The Best Friend and Worst Enemy Bully

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Very commonly, elementary aged girls are bullied by good friends. Surprised? I was, too.

Girl friends bullying girl friends is the premise of Little Girls Can Be Mean (affiliate link). One of the authors, Michelle Anthony, Ph.D., walked me through the book over coffee recently.

Initially, when she told me about her book, I felt shocked. Friends as bullies?

Then I thought about girls. And how they can be.

Are you with me so far?

Best Friend and Worst Enemy Bully

Except, it’s not what we’ve been teaching our children about bullies. We’ve been teaching kids that the bullies are mean kids. Not our friends. Never our friends.

“It’s very confusing for kids,” says Anthony, “their idea of bullying is very stereotypical, not the best friend / worst enemy.”

With boy’s it’s different, it’s physical. But, with girls it’s relational, explains Anthony.

Anthony says, “Girls in general are trying to find power in the relationships, that is why we find mean behavior – begin in elementary school, in general kids are mean because they’re trying to serve a purpose for themselves.”

This book began when Anthony’s daughter had a friend who turned against her. Together they began a journey of trying to deal with this friend (frenemy.)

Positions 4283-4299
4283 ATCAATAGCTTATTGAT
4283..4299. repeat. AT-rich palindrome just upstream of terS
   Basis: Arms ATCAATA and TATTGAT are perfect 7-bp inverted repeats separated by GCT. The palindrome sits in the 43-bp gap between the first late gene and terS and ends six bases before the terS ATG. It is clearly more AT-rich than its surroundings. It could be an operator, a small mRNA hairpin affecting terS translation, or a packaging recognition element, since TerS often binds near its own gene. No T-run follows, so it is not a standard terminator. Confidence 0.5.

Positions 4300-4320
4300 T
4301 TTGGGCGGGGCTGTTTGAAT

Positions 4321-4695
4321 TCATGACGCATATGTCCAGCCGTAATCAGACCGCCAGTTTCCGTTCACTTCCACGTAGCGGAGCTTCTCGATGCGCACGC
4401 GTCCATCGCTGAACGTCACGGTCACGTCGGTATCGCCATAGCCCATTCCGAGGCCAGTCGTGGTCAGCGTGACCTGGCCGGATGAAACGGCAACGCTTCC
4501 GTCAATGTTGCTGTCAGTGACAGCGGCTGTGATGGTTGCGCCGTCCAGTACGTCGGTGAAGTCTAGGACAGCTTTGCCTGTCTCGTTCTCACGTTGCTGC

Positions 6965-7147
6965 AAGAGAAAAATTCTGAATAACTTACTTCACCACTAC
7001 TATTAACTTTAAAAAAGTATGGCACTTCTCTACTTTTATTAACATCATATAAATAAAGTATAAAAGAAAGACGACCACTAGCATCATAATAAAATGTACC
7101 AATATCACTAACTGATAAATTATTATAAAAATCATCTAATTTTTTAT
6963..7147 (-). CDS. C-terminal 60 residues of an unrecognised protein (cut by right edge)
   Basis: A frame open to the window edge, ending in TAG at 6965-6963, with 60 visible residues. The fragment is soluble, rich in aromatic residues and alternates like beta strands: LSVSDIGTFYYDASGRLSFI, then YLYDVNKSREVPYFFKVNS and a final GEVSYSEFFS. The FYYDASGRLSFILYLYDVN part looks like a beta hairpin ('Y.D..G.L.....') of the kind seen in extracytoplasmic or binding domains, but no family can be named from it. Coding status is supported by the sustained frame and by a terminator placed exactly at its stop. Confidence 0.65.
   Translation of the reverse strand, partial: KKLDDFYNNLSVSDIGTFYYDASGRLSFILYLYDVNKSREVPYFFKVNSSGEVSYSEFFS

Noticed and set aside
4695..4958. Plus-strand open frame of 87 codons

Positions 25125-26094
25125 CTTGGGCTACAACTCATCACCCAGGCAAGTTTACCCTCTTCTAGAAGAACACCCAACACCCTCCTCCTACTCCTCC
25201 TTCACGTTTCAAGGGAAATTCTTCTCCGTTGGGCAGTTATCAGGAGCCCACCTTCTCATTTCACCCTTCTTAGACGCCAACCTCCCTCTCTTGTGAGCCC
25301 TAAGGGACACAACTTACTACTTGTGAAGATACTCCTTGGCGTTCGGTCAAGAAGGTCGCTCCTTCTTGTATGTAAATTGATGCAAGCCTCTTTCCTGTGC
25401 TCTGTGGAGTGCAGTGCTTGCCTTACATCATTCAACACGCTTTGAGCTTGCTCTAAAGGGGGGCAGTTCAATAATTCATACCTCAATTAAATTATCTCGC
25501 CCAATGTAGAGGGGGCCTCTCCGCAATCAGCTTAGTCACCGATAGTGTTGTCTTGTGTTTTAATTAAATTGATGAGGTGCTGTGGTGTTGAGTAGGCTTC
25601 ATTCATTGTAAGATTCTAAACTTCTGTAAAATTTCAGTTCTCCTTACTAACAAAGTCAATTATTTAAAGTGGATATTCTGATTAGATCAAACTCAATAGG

Anthony realized that she couldn’t just tell her daughter to play with someone else. Not when her daughter craved a friendship, and wanted to be friends with the girl who was bullying her. So, Anthony and her co-author, Reyna Lindhert, figured out a way to help Anthony’s daughter see the situation for what it was, assert herself and problem solve. The book, Little Girls Can Be Mean, breaks it down into four steps.

The Four Steps

  1. Observe. Watch your child as a social being in a new way and how she responds to conflict
  2. Connect with your child. “I notice that when your friend Katie leaves, you start fighting with your brother a lot. Are you sad that she’s leaving?” Help your daughter begin to notice things. You want to give empathy but NO problem solving. You’re setting yourself up as her partner. You’re becoming a team.
  3. Guide. When you really are connected, together brainstorm and list all the things you can do to deal with the bully. All your ideas are valuable – even sending the bully to the moon. Write up a whole list of possibilities. What this does makes it seem like there are many solutions. That it’s not an insolvable problem.
  4. Support the Act. Help your daughter choose one of two things herself that she’s going to do. Then role play what she’ll do. P.S. SHE chooses – NOT YOU says Anthony because your daughter is building inner strength inside herself. If the idea doesn’t work, go back to the list and choose another.

the BEST book on bullying for elementary-aged girls (The Best Friend and Worst Enemy Bully) Little Girls Can Be Mean

Anthony lives in the Denver area, does workshops all over the country, and writes a column for Parent and Child magazine.

This book changed everything for me – and I think it will for you, too. It’s the best resource for elementary-aged girl bullying. You can’t do anything about the other girl’s behavior, but you can empower your own child. I really, really appreciate this empowering approach, what about you?

Attribution Some rights reserved by oksidor

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56 Responses